Researchers at the Institute of Industrial Science, part of The University of Tokyo, have developed a new procedure for recycling concrete with the addition of discarded wood. They found that the procedure can yield a new building material with a bending strength superior to that of original concrete.
Finding the right proportion of concrete and recycled wood was critical to obtaining concrete with the most strength. The researchers adjusted the mixture proportion, pressure, temperature, pressing duration, and water content. Wood gets its rigidity from lignin, which are highly crosslinked organic polymers. In this case, lignin fills the gaps in the concrete and functions as an adhesive when mixed with waste concrete powder and heated. The strength was also improved by higher temperatures and pressures during pressing.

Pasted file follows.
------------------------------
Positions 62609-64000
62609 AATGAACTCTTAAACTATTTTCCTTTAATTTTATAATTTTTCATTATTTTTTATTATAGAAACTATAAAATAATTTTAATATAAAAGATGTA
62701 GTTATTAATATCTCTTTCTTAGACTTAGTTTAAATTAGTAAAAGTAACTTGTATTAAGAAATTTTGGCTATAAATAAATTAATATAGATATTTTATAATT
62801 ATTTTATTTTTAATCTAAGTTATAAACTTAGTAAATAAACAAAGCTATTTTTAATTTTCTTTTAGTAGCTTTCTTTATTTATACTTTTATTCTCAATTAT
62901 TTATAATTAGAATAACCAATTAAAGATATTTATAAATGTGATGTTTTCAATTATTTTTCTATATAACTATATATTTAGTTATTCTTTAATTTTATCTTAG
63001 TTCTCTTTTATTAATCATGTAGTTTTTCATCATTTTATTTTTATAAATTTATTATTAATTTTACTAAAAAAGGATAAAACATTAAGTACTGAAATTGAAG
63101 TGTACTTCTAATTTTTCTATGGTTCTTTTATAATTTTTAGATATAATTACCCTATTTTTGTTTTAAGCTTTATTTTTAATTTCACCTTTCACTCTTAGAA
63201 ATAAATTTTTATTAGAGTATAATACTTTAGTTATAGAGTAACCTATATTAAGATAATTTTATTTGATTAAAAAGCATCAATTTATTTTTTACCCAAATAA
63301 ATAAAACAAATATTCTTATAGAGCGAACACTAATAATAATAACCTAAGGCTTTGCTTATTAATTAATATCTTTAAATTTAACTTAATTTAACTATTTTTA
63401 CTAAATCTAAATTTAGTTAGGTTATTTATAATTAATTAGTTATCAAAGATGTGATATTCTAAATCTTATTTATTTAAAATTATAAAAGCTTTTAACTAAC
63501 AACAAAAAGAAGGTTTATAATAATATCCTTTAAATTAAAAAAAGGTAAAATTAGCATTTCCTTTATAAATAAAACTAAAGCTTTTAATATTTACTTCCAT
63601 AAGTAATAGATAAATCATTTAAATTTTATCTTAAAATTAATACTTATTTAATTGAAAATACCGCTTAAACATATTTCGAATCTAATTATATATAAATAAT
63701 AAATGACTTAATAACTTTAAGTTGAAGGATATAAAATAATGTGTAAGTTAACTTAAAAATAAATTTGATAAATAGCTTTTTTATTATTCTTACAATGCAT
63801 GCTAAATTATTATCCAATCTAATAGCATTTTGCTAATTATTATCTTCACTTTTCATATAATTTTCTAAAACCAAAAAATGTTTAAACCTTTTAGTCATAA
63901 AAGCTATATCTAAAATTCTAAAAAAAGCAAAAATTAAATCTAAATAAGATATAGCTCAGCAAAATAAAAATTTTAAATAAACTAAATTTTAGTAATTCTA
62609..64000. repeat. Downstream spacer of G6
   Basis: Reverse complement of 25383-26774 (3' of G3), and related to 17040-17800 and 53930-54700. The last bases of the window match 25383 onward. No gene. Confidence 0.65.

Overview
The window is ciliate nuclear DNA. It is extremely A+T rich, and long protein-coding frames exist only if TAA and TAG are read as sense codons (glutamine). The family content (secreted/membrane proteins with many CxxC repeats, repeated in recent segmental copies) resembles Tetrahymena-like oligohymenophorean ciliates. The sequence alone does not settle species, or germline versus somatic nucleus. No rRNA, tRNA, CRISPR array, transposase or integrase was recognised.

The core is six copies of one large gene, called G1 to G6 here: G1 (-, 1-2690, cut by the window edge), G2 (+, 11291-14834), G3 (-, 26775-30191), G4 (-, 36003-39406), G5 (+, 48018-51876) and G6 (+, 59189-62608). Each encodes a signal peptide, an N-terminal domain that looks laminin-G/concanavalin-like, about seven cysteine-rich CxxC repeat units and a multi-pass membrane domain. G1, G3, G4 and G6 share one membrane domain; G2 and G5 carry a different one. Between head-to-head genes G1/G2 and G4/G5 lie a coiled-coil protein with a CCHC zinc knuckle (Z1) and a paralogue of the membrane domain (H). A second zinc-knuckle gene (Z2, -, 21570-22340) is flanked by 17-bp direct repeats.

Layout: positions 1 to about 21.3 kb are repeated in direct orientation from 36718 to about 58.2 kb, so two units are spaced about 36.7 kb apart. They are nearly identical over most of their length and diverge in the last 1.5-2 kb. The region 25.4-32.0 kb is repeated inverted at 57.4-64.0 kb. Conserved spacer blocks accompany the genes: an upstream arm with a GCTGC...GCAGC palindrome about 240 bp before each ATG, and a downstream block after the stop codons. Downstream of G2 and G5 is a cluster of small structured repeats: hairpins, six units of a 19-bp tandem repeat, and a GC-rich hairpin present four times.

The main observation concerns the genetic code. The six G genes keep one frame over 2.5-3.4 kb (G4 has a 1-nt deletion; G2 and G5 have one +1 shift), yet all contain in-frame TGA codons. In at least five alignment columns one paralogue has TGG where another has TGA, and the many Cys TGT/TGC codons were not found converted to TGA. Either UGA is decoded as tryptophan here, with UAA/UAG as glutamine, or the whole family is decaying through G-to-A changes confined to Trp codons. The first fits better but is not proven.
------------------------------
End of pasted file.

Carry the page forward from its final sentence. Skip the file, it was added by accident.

Recycling concrete is even likely to be biodegradable because the concrete waste is attached to the wood component. The method could also be extended to recycle other types of discarded plant matter, instead of wood, or even brand-new concrete made from plants, sand, and gravel.
“Most of the recycled products we made exhibited better bending strength than that of ordinary concrete,” said senior author Lecturer Yuya Sakai.
“These findings can promote a move toward a greener, more economical construction industry that not only reduces the stores of waste concrete and wood, but also helps address the issue of climate change.”